RICHMOND, VA (WWBT) - Thousands of people with disabilities and families of the disabled have applied for "medical (Medicaid) waivers" over the last decade.
Those waivers combine federal and state money to provide long-term support for individuals who are elderly or have disabilities. That includes medical and non-medical services without the requirement that a person lives in an institution in order to receive the services. The waiver program is being redesigned and is expected to be implemented on July 1.
The redesign comes after a Department of Justice investigation in 2012 that found Virginia not to be in compliant with the Americans with Disability Act. The DOJ's reasoning ranged from a waiting list of almost 11,000 people along with some inadequate reimbursement rates and a lack of providers who are able to offer services to the disabled. Some people are on the waiting list for a medical waiver for years, even decades.
The Commonwealth complied, thus a redesign was born.
Tammy Burns, the mother of a 17-year-old boy with autism, said she had to wait seven years after applying for a waiver when her son was just 6 years old. She is thankful for the re-design, but says there is still a long way to go.
"It was very heartbreaking as a family because you knew there were these services that would really benefit him and your family and yet you're waiting," Burns said about her experience.
The redesign and medical waivers are overseen by the Department of Behavioral Health and Development Services, a state-run organization.
Previously, individuals with disabilities could apply and obtain waivers under the name: Intellectual Disability waiver (ID), Day Support waiver and Individual and Family Developmental Disabilities Support waiver (DD.)
There are also two separate waiting lists for people with intellectual and developmental disabilities, more than one access point to sign up and the current waivers are very disability specific.
Those will change to the Community Living waiver (CL,) Building Independence waiver (18 years old and older) (BI), and the Family and Individual Supports waiver (FIS).
The current Day Support waiver will become the Building Independence waiver and is intended to support adults 18 and older to be able to live independently in the community. Individuals will typically own, lease or control their own living environment. The supports available will be periodic or provided based on need.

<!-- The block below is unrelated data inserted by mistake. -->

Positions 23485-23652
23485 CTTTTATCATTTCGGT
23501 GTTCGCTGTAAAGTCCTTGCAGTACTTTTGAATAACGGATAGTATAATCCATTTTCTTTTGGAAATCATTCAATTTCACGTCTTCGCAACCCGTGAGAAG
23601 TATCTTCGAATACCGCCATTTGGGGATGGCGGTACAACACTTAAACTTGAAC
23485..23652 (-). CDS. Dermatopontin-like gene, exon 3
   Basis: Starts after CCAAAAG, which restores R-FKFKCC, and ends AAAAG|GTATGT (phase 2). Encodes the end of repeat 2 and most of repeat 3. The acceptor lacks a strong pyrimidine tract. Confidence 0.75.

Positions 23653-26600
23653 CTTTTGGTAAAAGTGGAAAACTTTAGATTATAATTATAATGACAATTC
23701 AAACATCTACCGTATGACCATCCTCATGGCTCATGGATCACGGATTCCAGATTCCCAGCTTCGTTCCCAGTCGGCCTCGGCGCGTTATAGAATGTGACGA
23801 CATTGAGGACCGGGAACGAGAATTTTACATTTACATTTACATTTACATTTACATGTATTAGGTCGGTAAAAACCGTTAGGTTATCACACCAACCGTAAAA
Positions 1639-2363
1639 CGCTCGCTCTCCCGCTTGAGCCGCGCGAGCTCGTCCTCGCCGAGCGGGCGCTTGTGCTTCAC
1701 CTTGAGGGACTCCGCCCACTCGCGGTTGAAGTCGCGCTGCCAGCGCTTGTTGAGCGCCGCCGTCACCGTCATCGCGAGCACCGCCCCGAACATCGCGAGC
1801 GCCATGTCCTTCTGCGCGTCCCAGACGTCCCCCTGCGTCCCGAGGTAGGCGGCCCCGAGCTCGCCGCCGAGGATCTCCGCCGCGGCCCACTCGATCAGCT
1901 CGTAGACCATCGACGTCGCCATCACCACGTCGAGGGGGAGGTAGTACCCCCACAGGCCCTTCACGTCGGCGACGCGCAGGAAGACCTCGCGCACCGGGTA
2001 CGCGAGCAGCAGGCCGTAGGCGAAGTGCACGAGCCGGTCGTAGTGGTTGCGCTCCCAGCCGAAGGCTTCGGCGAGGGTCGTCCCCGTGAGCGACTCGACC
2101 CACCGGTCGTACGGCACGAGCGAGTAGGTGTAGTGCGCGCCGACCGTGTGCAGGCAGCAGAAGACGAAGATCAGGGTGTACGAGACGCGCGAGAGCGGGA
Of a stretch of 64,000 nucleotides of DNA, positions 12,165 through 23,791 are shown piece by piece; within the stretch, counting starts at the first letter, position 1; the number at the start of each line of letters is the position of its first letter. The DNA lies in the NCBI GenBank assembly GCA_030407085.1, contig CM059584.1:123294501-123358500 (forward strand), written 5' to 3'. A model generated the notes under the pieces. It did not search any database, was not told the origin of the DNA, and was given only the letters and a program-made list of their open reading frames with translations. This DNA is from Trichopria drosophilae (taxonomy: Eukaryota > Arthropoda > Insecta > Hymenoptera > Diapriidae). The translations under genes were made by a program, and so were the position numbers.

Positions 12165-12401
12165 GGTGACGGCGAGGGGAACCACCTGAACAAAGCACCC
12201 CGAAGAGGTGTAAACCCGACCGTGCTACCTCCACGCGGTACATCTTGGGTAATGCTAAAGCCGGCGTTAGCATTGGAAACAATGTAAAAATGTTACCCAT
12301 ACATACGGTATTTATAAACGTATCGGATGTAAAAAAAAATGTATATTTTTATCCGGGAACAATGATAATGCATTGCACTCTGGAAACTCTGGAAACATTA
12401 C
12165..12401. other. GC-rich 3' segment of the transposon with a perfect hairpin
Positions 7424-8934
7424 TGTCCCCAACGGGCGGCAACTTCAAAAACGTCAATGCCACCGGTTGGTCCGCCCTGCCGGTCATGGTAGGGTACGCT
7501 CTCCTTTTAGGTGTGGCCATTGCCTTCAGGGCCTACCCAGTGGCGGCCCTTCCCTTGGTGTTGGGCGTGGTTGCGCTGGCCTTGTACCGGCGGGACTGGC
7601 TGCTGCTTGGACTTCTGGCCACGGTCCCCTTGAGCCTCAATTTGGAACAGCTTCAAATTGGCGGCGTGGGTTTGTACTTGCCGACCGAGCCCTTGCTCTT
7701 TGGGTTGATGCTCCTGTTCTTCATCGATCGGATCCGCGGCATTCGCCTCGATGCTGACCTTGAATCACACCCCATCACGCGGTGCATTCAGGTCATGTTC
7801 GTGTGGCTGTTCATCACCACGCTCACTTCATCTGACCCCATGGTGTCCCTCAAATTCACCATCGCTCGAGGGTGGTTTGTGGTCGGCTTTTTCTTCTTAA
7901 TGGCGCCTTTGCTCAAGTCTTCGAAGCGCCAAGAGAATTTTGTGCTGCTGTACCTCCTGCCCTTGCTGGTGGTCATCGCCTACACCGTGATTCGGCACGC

The Developmental Disabilities waiver will become the Family and Individual Supports waiver and provide supports for people living with their families friends or in their own homes. It's available to children and adults.
The Intellectual Disability waiver will become the Community Living waiver and provide up to 24/7 residential services and additional supports for adults and some children with major medical and behavioral support needs.
The Department of Behavioral Health and Developmental Services says the new waivers are more individualized and will help address specific needs of the disabled.
There will also be a single entrance point to apply. The single access point is now the Community Services Board (CSB), regardless of disability category. The waiver redesign is also supposed to provide individuals with the ability to move between waivers depending on their needs and abilities.
Heather Norton, the director of community support services for the Department of Behavior Health and Developmental Services, said the redesign will have a positive impact moving forward.
"We'll have one statewide waiting list which will change to prioritization category so we'll have a priority one category for individuals who need services within the next year, prioritization two for individuals who need services between two and five years and priority three for people who need services five years or more," Norton said. "As we start to shift the way we're providing services based on support needs we're likely going to be able to serve more individuals with similar amounts of money."
The new waivers are also supposed to be less costly than the old waivers.
Norton says there will be more service options to assist individuals to be better connected and involved in their communities.
Norton also says the waiting list is being split into prioritization categories depending on if someone needs services immediately of if a person can wait.
Norton recommends if you are on the waiting list, make sure your information is up to date with your case manager, that will determine where you will fall on the waiting list.
For individuals who have waivers, the transition should be seamless. However, what will change are some processes. For example, individuals with the DD waiver will now be assessed using the SIS Assessment instrument.
Individuals seeking DD and FIS waiver services will go through the CSB rather than the Department of Health Child Development clinics for eligibility screening because there is now a single point of entry at CSB.
The new waivers must still be approved by the Center for Medicaid Services. It is anticipated that will occur by July 1, but could happen later.
Additional slots have been requested of the General Assembly for each of the new waivers to hopefully serve more people and get individuals off the waiting list.
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